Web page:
Trinity Senior Services is a tiny nonprofit in Rockaway Park, Queens, that offers free bus service to the elderly, ferrying them to the park, library, movies and doctors’ appointments. The group relies almost entirely on $119,000 in city funds to pay for the bus, insurance, gas and drivers. This year, though, when the city was five months late signing Trinity’s contract and issuing its check, the program had to scramble to find emergency donations to keep from shutting down.
Many local nonprofits are familiar with the problem of late payments, but they are particularly devastating for the smallest nonprofits, like Trinity, that have no cash reserves. One of the only available sources for money comes from the Fund for the City of New York (FCNY), which runs an $8-million revolving loan program, with a grant from the city, for human service providers in a financial crisis because their contract is stalled.
Now, as part of a package of reforms to the procurement process, the Bloomberg administration is fine-tuning a plan to address the specific needs of smaller nonprofits.
At a City Council Contracts Committee meeting on March 3, Marla Simpson, director of the Mayor’s Office of Contracts, testified about the reforms now under discussion. While the current program “has been successful in ameliorating hardships,” she said, a pilot project is being designed to “focus on smaller organizations with small annual budgets that are a lot more vulnerable to cash flow shortages.”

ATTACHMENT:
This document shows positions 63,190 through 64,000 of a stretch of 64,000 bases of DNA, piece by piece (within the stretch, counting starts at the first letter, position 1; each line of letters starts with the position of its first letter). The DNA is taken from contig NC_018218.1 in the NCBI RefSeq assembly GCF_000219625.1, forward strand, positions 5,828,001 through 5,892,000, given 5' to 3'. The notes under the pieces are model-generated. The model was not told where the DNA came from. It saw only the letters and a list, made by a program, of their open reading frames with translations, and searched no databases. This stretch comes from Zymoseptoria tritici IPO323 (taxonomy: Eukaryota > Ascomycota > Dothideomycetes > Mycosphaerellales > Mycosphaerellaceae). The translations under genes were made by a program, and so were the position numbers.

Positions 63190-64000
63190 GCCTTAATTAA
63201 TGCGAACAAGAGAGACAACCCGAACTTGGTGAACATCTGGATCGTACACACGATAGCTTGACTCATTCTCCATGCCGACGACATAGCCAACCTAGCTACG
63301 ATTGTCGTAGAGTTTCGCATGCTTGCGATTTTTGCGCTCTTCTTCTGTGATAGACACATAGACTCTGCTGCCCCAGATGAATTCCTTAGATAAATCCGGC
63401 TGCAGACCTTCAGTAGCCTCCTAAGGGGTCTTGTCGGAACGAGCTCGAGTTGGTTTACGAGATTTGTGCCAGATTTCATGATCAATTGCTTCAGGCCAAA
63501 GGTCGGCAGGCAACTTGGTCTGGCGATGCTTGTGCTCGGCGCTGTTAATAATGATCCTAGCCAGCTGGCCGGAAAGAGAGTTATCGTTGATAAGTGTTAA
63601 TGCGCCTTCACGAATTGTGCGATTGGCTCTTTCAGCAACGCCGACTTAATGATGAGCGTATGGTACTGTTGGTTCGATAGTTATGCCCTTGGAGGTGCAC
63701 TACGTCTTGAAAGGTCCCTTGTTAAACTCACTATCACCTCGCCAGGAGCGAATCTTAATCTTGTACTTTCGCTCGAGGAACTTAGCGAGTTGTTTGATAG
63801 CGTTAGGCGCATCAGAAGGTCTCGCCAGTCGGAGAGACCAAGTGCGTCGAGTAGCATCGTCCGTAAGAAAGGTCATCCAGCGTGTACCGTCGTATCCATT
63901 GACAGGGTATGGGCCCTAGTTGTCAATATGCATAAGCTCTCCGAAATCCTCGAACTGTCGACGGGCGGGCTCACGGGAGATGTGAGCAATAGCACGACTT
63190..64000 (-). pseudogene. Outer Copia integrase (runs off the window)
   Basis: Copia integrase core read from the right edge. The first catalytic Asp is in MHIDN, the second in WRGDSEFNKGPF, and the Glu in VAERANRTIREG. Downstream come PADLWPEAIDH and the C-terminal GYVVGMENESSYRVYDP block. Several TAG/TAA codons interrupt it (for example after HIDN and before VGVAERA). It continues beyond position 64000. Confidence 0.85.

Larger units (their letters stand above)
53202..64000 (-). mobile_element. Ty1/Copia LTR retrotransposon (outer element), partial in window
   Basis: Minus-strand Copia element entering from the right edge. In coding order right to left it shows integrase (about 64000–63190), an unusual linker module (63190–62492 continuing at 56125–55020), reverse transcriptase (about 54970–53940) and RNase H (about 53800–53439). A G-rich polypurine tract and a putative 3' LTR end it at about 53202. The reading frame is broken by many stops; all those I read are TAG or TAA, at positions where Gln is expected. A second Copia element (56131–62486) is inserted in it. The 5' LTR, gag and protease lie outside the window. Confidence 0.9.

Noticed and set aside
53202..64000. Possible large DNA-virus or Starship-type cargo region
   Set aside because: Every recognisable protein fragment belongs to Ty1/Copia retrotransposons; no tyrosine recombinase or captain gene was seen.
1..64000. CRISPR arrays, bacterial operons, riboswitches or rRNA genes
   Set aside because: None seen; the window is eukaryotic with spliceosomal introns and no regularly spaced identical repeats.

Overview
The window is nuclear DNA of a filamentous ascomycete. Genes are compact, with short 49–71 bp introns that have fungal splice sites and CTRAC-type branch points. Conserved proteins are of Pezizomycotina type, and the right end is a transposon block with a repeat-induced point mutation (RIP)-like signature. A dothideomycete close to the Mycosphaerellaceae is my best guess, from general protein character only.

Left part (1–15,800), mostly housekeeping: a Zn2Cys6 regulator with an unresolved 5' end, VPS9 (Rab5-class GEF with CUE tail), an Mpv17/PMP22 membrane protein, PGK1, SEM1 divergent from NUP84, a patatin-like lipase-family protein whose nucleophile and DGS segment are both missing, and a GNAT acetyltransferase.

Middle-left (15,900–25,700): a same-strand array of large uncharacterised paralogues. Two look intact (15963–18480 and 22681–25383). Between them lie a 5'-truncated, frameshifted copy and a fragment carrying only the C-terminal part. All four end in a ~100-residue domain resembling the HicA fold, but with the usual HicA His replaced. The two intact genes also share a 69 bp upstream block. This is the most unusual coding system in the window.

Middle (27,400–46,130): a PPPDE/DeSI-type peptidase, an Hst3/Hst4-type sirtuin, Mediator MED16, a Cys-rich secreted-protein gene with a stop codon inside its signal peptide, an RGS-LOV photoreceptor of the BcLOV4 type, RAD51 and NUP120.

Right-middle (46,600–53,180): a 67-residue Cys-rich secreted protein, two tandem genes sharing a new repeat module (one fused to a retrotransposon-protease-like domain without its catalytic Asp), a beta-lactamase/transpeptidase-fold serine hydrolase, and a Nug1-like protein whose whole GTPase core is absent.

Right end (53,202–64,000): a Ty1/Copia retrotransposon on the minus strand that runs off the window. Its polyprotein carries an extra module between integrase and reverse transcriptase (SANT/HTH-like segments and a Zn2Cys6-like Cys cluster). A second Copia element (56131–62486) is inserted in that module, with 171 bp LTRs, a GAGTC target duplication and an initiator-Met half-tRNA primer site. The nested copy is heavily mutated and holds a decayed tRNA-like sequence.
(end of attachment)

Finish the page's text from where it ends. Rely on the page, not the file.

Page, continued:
As it stands, organizations can apply for loans only once their contract reaches a certain point in the review process. According to Andrew Wolrin, FCNY’s program director, they are usually given loans worth roughly 25 percent of the contract. If the changes are approved, organizations with small enough annual budgets would be able to get loans earlier in the process and borrow up to three months’ worth of expenses. Simpson said the city wouldn’t have to spend more money to implement these changes.
City Council members at the hearing responded enthusiastically to the idea. “No other sector is hit as hard by late contracting as nonprofits that provide vital human services,” said Councilmember Robert Jackson, chair of the Contracts Committee, “so it appears you are clearly moving in the right direction, and faster than many may have thought you could.” Councilmember Joseph Addabbo, whose district houses Trinity Senior Services, also supported giving more help to the most vulnerable groups.
Although Simpson reaffirmed the administration’s desire to go forward, she said the expansion plan would be tested first as a six-month pilot, starting July 1, to make sure it wouldn’t sidetrack her office’s larger effort to end the practice of late contracting altogether. “However laudable the goal of preventing hardship for our vendors,” she said, “we would not want the existence of such a ‘safety valve’ to remove the pressure of accountability.”